Behind the busy holiday coast, industrial districts are linked by dark-watered canals, and wide, glistening trout rivers are visited by yearly runs of salmon and sea trout.
Lancashire is a county of remark-able contrasts—of bare moorland and mountain, of rich farmland and extensive industrial areas. In the fishing domain it is also a county of contrasts, catering for excellent salmon, brown and sea trout fishing in rivers and lakes, and some first rate coarse angling in its many pools and canals.
Many people are surprised that Lancashire claims a large part of the Lake District. It includes one shore of Lake Windermere, all of Coniston Water, and the major part of the Duddon Valley.
The southern area encloses the rivers Lune, Ribble, Wyre, Hodder, Rawthey and the Greta, as well as excellent reservoirs such as the Rivington complex, and canals like the Lancaster, Haigh and the Leeds and Liverpool. These all form very important fisheries serving anglers from the great industrial towns.
The Lune is the most northerly of the Lancashire rivers. Named after Lon, the mythological god of health, it rises on Wild Boar Fell near the source of the northwards flowing River Eden. It is a fairly fast flowing river traversing some of our most glorious countryside and having a number of famous fishing tributaries. A first class salmon water, the best fish caught so far weighed over 38lb.
It also has a good late sea trout run with fish to 9 lb, and in its lower reaches is a superb coarse fishery which has yielded a 7lb chub, a 28½lb pike, 834ib bream, 4lb plus perch and a superb roach of 3V4 lb—the best one ever taken from the North of England.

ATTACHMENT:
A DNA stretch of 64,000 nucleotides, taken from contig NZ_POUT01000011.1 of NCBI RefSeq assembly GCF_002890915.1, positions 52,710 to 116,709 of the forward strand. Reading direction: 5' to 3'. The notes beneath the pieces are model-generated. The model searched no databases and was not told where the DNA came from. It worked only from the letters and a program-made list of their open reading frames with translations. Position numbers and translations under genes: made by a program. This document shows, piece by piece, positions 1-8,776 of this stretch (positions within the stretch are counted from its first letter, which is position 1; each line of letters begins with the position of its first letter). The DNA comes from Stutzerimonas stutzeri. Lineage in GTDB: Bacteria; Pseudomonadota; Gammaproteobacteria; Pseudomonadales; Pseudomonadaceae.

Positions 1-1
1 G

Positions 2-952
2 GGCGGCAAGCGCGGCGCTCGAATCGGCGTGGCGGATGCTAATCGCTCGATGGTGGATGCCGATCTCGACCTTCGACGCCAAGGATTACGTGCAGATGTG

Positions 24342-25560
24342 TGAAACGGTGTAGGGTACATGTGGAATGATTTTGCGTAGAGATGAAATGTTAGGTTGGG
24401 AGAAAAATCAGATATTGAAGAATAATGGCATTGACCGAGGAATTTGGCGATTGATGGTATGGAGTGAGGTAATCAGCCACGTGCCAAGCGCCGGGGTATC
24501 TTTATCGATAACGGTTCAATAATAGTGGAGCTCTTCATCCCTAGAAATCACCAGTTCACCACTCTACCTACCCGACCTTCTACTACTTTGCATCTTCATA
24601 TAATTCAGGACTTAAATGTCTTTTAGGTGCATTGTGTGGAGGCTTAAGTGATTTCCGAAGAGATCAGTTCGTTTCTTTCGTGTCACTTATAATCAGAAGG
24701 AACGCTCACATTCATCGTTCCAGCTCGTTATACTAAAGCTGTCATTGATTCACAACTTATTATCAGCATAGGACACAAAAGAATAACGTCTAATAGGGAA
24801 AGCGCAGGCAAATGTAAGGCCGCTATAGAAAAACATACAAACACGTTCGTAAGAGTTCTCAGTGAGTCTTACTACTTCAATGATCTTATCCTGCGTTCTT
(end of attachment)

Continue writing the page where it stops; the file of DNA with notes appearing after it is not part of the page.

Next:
In its upper reaches approximately nine miles of Low Gill are controlled by the Tebay LMS Fishing Club and are available on a week permit.
At Orton, the George Hotel can ar-range fishing as can the Cross Keys and Junction Hotels in Tebay. At Sedbergh, the Sedbergh and District AA controls fishing from below Broadraine Weir to Firbank and weekly permits are available from Lowis’s Ltd, 43 Main Street, Sedbergh. The Association also has excellent brown trout fishing along the rivers Rawthey, Dee and Clough.
Permits can be obtained from the Kings Arms, Kirkby Lonsdale, for a mile of good Lune fishing at Middleton and for another stretch along the River Rawthey. Sea trout to 8lb have been caught here, and the Kirkby and District Angling Associ-ation has a two mile stretch and issues weekly permits (no weekends) for visitors to the district. They can be obtained from The Tackle Box, Kirkby Lonsdale. The Royal Hotel has fishing for guests, and a few miles downstream, day tickets are available for some very good fishing from Whittington Farm. Downstream at Caton, Lancaster and District Angling Association issues day tickets (no weekends) for a mile of fishing, and they can be obtained from Darwen & Gough, Moor Lane, Lancaster (Tel 64913).
The Castle Hotel at Hornby has fishing along the River Claughton for residents, while in the Lancaster area the North West Water Authority controls two highly rated mixed fisheries. For the stretch below Lower Halton Weir they issue four daily salmon and four nightly sea trout permits, and for the fishing between there and Forge (Upper Halton) Weir on the south bank, a similar number. For the Upper beat above Forge Weir, they issue 12 salmon, 15 sea trout, six brown trout and six daily coarse fishing permits which can be obtained from Darwen & Gough, or after 6pm from A Curwen, Greenup Cottage, Hornby Road, Caton, Lancaster. They also issue permits for the North West Water Authority’s Skerton Fishery; six daily for salmon, six nightly for sea trout, and a dozen daily permits for some good coarse fishing with quality chub, roach and most other species.
The River Wyre is an elusive, twisting river. Rising near Whin Brow and the Forest of Bowland, it cuts the Fylde of Lancashire to enter the Irish Sea at Fleetwood. It has a hefty run of sea trout and salmon, good brown trout fishing higher up, and some of the area’s best coarse fishing from Garstang downstream.